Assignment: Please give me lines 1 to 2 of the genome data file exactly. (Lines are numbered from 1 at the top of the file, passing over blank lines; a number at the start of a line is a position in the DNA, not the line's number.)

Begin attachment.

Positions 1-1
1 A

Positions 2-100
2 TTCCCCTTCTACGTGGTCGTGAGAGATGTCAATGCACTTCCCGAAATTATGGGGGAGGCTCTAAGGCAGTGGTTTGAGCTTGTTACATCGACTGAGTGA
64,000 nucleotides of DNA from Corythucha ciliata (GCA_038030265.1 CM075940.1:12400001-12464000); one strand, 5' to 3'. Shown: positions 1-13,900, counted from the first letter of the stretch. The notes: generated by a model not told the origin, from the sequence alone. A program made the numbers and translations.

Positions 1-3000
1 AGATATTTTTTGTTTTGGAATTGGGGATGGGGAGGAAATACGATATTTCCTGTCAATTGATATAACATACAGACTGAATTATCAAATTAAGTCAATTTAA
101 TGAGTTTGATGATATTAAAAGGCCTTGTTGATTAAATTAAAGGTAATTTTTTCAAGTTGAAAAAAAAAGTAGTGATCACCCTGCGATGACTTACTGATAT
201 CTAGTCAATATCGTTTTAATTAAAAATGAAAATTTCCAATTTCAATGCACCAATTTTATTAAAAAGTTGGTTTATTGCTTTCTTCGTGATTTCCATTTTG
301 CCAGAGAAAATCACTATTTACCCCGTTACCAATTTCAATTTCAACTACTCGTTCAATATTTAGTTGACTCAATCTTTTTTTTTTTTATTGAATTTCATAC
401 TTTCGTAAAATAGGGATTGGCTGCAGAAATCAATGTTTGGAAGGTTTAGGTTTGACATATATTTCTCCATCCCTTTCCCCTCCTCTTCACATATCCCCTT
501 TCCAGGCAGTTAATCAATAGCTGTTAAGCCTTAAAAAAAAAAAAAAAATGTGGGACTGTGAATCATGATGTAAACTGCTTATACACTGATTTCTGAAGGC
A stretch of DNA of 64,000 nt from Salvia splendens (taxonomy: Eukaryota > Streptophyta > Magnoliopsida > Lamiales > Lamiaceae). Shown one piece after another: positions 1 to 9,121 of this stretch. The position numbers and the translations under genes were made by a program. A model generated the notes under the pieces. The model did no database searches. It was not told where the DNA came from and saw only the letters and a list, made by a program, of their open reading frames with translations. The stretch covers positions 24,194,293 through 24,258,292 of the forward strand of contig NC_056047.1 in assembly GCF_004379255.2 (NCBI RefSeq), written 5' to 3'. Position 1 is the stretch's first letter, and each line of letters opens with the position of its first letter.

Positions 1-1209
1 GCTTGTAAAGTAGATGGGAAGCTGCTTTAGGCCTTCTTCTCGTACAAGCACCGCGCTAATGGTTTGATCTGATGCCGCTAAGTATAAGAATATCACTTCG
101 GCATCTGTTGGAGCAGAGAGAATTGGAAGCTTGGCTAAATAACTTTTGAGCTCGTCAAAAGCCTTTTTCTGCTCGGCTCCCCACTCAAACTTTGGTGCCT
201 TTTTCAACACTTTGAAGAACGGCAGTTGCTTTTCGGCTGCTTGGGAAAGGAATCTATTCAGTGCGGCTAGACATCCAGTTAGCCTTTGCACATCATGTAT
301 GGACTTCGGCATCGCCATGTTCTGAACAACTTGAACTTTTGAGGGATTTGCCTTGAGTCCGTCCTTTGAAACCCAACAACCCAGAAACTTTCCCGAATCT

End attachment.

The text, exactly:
Positions 1-1
1 A